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9 million migrants and refugees from 130 countries live in Egypt – Middle East Monitor

The International Organization for Migration said more than nine million migrants and refugees from 130 countries currently live in Egypt.

This figure includes the four main communities – four million Sudanese, 1.5 million Syrians, one million Yemenis and one million Libyans.

The news was reported earlier this week in Egypt’s Al-Ahram daily, which said the government’s generosity and positive attitude towards migrants and refugees could be a pull factor.

“There is a positive rhetoric from the Egyptian government in terms of welcoming those in need of protection, by initiating or adopting laws and regulations to ensure that migrants and refugees are given a foothold. equality with Egyptians,” IOM told MEMO, “in their access to basic services such as education and health, as highlighted in the United Nations joint joint situation analysis (another joint study Nations) shared with development partners and the government on 04 July 2022 in Cairo.

“The situation in Egypt encourages all migrants to integrate into society, which is a long-term policy of the government, as opposed to setting up camps,” IOM continued.

“From our point of view, legal and administrative rules, regulations and ministerial decrees exist to ensure the integration of migrants, and we are discussing with the government how to ensure the full implementation of these regulations / decrees where we and other UN agencies such as UNHCR have identified gaps in non-application/implementation.”

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While registered refugees have access to health care and education in Egypt, hundreds and thousands of unregistered asylum seekers need better health care and education.

In 2019, the non-profit ACAPS estimated that there were some 350,000 unregistered Syrians alone “who are likely to need legal protection and assistance”.

Charities have reported that refugees, asylum seekers and migrants suffer from racism and discrimination and a human rights researcher said that in such incidents the perpetrators are rarely prosecuted.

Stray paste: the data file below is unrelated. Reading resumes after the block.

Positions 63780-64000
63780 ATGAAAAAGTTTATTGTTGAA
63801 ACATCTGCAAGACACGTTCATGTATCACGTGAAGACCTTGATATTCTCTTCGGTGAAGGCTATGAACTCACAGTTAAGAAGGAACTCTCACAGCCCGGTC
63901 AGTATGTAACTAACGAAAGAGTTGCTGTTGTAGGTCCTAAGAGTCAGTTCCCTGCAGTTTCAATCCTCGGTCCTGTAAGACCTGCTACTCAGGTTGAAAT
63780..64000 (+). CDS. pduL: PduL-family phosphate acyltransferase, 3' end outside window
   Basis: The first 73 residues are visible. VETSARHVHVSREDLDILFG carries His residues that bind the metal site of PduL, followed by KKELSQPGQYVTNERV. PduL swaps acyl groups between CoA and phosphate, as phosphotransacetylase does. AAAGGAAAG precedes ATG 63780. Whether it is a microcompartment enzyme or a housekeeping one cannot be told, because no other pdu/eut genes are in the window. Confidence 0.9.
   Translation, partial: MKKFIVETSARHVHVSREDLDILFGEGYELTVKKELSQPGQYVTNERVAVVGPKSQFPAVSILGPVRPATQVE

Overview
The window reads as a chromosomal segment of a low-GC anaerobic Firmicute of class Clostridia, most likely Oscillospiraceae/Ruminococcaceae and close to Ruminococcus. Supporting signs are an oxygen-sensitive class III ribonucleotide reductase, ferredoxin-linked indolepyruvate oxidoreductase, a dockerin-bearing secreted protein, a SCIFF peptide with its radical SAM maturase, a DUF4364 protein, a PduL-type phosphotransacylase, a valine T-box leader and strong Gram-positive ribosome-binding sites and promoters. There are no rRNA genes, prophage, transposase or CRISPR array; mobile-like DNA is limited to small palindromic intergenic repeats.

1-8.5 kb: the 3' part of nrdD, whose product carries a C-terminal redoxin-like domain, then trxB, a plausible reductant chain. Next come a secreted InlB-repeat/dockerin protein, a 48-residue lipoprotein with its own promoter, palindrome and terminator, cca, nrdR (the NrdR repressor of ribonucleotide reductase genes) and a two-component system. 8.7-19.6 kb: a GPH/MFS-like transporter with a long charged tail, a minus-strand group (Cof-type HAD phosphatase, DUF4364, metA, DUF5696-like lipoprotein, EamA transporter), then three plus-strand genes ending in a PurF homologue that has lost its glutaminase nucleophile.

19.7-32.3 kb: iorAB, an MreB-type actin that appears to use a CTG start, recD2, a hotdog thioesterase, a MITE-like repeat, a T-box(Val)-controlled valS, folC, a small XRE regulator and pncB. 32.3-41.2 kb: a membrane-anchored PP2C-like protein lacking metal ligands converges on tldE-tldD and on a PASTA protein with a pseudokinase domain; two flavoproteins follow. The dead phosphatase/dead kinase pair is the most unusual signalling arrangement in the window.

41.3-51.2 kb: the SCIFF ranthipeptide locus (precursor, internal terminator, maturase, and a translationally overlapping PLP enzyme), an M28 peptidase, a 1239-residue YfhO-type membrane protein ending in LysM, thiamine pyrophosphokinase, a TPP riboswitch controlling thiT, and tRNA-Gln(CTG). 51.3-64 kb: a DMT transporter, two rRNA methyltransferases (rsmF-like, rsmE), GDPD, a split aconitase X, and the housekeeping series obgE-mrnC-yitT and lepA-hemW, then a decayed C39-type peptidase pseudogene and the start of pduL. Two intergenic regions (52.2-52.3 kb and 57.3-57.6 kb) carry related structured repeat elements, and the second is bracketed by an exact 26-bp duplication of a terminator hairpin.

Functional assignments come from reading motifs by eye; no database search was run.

In this video recently posted to Twitter and viewed nearly half a million times, Sudanese children and recent arrivals to Egypt describe their experiences, including being beaten in the street, with one describing how the head of his brother was crushed against the railings.

In October 2020, a Sudanese child was killed by an Egyptian citizen who had fallen out with his father. Peaceful protests erupted in response, and security forces arrested and beat dozens of protesters.

Then, in December 2021 and January 2022, police arrested 30 Sudanese refugees and asylum seekers registered with UNHCR, beat them and forced them into physical labor after they staged a demonstration to protest racism, lack of protection and delays in their resettlement applications.

In March this year, Amnesty International called on Egypt to stop deporting Eritrean refugees where they would risk torture, arbitrary detention and other ill-treatment after the government deported 31 Eritreans to outer space. two weeks.

Last year, the refugee platform reported that more than 200 Eritrean asylum seekers, including 44 children, were being held in cramped and overcrowded cells, with little food, access to sunlight or health care. medical.

In Egypt, dozens of refugees and migrants are detained indefinitely and in cruel conditions, Amnesty International said in its 2021 report, some without access to due process or asylum procedures for years.

This has continued since the 2013 coup, after which Syrian refugees were portrayed as Muslim Brotherhood supporters by government officials, tapping into the animosity that prevailed at the time and accused of being terrorists. .

Syrians have been criticized for dominating businesses, stealing jobs from Egyptians and driving up the price of housing.

“In the event of abuse/mistreatment based on misunderstanding or lack of knowledge of state policies, the government is committed to developing judicial measures and investigations to protect their regulatory measures” , IOM replied when MEMO asked about the treatment of Sudanese, Syrians and Eritrean refugees and migrants.

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The Egyptian government has used refugees as bargaining chips with Europe, promising to stop refugees reaching Europe in exchange for the EU tempering its criticism of the country’s human rights crisis .

In February, during a press conference with his German counterpart, the Egyptian foreign minister highlighted Cairo’s role in the fight against migration in an attempt to divert attention from the human rights that were at the center Of the reunion.

In a 2019 report, the human rights network EuroMed Rights said: “Although Egypt is not a major departure country for migrant movements to Europe, the report finds that attention The focus on EU-Egypt cooperation on migration is mainly driven by Egypt’s attempts to strengthen its image as a regional leader, gain European support for its counter-terrorism policy and obtain funding for its national projects .”

EuroMed also raised concerns about how EU support to Egypt on migration has helped reinforce Egypt’s tough border management policies.

In June, human rights organizations raised concerns when the EU said it would give Egypt $84.2 million to stop boats carrying asylum seekers from leaving for Egypt. Europe to be used for the purchase of maritime border surveillance equipment.

Since 2013, the Egyptian government has purchased spyware from France, Italy and Germany which has been used by intelligence services to track critics of the regime.